Yesterday I sent off my mystery novel manuscript to a contest. If it gets picked, it will be published and there’s money involved. (Wouldn’t that be great?) To get ready to send off the manuscript, I spent a week re-reading it, making edits and updating it. It has been through two full revisions already. I try, of course, not to get too excited about this — what are the chances, really, of winning a contest like this? But, on the other hand, someone has to win. So, as I hit the send button I said a little prayer and felt a little bit the way I did when I dropped off my daughter at kindergarten many years ago. Go on, I whispered, you can do it! Not sure if I meant my daughter or myself back then. And now, there it is — sent off into the wider world, well-scrubbed and ready. Hurray!
So, today, I’m on the Oregon Coast with my husband celebrating my birthday and, supposedly, taking a break. Oh, I will probably have a read-through of the novel I’m writing now — a sequel to the mystery I just sent off — and I might just have to add a few words but, maybe not. Maybe I’ll just take a walk down the beach and feel the brisk wind at my back and watch the dogs running joyfully into the surf chasing tennis balls, the children flying kites and the seagulls soaring one minute, walking through the sand the next searching for who knows what. Maybe I’ll sit in front of the fire and spend some time staring into it wondering what this next year will bring for me and my writing life.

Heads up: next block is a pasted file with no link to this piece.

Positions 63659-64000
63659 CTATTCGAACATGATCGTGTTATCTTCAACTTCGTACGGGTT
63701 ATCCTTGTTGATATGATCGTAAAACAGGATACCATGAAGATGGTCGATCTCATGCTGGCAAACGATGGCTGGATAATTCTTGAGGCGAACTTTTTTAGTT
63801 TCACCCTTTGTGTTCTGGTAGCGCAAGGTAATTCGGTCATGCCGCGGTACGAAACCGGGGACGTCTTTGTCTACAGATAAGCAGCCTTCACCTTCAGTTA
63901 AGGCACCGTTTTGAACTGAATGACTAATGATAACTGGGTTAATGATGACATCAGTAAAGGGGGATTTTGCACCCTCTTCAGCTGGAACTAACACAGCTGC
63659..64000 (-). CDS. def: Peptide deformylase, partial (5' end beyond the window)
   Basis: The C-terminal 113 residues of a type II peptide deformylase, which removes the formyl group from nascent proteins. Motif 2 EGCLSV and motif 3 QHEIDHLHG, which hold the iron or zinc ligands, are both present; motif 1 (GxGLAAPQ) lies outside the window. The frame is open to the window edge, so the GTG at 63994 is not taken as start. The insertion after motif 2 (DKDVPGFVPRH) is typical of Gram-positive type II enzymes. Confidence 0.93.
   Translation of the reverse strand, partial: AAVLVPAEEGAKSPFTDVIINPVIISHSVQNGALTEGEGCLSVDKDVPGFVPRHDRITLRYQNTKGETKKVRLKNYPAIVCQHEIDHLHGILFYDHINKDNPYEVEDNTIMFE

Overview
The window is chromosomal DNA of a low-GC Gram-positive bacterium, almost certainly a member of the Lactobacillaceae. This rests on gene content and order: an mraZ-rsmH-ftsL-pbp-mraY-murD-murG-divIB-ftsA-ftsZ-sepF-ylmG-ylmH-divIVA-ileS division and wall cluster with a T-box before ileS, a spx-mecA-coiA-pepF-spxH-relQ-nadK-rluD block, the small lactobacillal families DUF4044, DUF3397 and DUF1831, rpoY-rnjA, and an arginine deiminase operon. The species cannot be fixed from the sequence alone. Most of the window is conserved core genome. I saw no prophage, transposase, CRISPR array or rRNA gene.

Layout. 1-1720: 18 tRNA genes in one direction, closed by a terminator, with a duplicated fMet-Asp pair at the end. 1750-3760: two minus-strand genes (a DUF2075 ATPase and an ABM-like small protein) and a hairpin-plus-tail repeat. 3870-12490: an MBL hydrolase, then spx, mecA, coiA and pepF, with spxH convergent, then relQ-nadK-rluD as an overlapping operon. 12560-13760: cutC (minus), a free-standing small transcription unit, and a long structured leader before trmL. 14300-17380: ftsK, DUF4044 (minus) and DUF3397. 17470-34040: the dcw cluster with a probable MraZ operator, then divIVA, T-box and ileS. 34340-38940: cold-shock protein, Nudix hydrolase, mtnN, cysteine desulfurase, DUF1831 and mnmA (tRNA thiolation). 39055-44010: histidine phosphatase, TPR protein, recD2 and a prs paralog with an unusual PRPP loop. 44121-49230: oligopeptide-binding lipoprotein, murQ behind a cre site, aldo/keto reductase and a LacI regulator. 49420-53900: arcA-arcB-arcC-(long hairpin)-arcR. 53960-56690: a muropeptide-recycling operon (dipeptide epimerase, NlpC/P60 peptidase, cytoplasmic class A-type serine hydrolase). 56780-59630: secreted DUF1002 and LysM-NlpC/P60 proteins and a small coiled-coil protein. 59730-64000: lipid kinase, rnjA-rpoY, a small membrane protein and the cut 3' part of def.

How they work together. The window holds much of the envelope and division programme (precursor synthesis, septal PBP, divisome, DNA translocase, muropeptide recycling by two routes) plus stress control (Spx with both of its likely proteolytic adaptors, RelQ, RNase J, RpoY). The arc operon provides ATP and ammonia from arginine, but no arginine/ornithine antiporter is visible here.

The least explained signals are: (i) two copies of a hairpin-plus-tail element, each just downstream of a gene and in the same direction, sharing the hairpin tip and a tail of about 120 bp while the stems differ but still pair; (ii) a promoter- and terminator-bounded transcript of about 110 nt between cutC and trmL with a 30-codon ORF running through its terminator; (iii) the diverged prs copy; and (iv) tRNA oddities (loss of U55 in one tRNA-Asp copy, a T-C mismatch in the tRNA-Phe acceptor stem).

I’ve been committed to writing 750 words each day since last November. It’s a worthy goal and I’ve been pleased with how, when I write every day, the novel stays in my head and I keep the plot moving forward. That said, I also think that taking a break, even if it’s only for a couple of days, is a good idea too. This way, I can shift my thoughts, let them soar randomly or stay rooted without pressing them into service just yet. But the funny thing is that now, when I’m not writing that novel, I miss those characters, wonder what they’re up to. It’s hard to leave them alone for too long.